TURN 2: EXPLORATION CHOICES

The cargo container got my research half way done! Awesome!  New choices arrive:

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A:  Send him to get the two goodie huts below?

B: Send him out to explore?

I choose the goodies.

TURN 2: PLANET CHOICES

I rush build a second factory! Madness!

Still no shipyard!

But I still have 764 credits.

Delayed gratification will pay off.


TURN 3: EXPLORATION CHOICES

Awesome.  I found 1 Antimatter module, got 18 more credits, and the Discovery leveled up! And I found a Precursor Relic. Now I command the Discovery to explore.

TURN 3: PLANET CHOICES

Oh, now...

Now I build the Shipyard. And thanks to my delayed gratification, I have a pretty decent economy going.  I might feel differently if those wonderful nearby planets get colonized, though...

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Turn 3: I can now build ships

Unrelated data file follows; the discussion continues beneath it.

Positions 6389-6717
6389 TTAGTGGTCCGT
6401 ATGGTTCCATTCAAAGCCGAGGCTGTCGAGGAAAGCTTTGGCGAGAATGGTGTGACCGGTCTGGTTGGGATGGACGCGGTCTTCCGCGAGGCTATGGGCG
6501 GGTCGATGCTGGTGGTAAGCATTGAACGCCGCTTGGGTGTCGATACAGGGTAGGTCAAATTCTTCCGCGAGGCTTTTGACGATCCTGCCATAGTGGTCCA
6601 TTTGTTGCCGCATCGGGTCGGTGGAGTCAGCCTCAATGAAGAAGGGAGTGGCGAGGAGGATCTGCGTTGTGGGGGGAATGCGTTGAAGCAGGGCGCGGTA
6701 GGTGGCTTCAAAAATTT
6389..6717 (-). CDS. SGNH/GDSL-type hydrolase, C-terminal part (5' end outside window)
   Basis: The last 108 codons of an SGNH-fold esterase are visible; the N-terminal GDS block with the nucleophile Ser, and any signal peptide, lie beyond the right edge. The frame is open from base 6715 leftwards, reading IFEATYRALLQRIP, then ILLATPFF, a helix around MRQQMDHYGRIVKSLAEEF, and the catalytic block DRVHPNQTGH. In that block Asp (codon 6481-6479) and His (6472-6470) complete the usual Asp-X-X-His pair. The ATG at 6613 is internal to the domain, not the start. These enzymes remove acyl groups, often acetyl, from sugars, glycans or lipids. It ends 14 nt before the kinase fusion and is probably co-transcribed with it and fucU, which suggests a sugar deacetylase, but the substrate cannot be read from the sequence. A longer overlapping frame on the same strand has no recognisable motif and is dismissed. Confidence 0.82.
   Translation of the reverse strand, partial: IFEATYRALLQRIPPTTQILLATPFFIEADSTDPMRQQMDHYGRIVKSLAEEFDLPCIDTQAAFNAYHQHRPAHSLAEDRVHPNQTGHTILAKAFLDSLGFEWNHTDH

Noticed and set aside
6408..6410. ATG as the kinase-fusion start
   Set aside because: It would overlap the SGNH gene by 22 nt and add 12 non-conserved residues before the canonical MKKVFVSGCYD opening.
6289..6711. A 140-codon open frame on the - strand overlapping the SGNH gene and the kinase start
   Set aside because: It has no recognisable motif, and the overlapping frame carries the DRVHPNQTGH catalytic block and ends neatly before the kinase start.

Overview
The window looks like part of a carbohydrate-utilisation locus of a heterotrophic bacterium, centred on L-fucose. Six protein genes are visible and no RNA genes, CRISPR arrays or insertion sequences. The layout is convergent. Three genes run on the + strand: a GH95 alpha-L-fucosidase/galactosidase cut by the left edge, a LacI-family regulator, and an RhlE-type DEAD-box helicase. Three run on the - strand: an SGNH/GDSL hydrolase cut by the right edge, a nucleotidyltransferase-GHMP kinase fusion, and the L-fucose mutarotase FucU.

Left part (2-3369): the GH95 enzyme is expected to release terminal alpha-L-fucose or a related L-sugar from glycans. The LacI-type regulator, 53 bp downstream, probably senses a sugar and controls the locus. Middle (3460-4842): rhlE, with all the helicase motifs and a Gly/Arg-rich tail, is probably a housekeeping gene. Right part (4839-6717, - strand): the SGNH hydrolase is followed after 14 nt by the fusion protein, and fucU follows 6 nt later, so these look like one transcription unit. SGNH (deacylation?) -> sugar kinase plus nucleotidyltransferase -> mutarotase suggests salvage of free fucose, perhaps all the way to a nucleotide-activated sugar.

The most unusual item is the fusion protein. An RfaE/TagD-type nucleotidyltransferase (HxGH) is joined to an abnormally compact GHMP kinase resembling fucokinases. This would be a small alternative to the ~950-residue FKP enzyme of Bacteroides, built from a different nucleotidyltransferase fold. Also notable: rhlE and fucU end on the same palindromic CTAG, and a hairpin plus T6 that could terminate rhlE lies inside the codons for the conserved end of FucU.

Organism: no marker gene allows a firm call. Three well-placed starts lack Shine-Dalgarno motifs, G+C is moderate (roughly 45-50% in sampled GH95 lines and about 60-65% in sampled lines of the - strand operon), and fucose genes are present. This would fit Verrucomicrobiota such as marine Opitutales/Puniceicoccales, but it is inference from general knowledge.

I also order a Research Lab to be built.

 

TURN 3: SHIPYARD CHOICES

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I design a ship based on a design I downloaded from Steam.  I call it "Serenity"

Now, which ship should I build?

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A: Serenity (my custom survey ship): Survey ships will go out and collect scattered resources

B: Colony ship (so I can get those sweet planets)

C: A Constructor: So I can lay permanent claim to galactic resources

D: A scout to go out and find stuff faster

I actually choose E: A short range colony ship I designed that is stripped down so that I can build it in 6 turns.

 

TURN 3: EVENT CHOICES